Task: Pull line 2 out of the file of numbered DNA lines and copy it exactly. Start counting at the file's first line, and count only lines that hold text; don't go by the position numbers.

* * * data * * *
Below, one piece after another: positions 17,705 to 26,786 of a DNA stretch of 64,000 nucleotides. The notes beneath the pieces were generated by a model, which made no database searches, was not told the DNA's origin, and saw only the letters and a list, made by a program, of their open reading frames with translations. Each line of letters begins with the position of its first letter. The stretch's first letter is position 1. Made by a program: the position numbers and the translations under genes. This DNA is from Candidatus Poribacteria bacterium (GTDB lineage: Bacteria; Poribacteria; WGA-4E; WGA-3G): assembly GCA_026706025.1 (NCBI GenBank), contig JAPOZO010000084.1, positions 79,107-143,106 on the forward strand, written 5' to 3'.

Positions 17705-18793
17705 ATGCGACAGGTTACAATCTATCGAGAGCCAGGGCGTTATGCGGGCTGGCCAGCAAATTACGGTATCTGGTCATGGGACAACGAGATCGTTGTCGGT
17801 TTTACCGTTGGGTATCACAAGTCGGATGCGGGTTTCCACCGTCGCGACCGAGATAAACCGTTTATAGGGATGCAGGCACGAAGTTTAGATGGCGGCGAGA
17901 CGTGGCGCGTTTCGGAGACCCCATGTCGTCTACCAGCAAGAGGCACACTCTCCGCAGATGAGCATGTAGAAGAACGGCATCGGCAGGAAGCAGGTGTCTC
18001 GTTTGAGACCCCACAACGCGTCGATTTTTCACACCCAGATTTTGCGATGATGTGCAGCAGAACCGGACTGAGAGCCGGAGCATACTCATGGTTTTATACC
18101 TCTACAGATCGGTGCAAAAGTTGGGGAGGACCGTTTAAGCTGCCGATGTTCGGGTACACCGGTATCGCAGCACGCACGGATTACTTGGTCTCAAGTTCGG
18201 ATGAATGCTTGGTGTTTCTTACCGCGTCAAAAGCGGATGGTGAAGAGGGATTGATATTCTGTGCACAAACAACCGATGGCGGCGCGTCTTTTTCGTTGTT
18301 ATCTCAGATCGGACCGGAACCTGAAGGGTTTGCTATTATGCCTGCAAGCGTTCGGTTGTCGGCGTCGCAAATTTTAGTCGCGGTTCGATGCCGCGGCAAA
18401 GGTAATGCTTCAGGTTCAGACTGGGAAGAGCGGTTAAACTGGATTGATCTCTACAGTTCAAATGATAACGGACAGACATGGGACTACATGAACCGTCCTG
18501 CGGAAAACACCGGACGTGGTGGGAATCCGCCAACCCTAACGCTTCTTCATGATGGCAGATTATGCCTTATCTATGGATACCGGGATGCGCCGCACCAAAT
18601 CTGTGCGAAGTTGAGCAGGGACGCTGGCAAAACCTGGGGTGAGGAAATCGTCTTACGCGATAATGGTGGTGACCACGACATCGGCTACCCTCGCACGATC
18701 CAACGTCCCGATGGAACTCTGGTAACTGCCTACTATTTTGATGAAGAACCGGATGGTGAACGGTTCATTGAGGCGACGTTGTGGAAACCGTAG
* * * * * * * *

Positions 17705-18793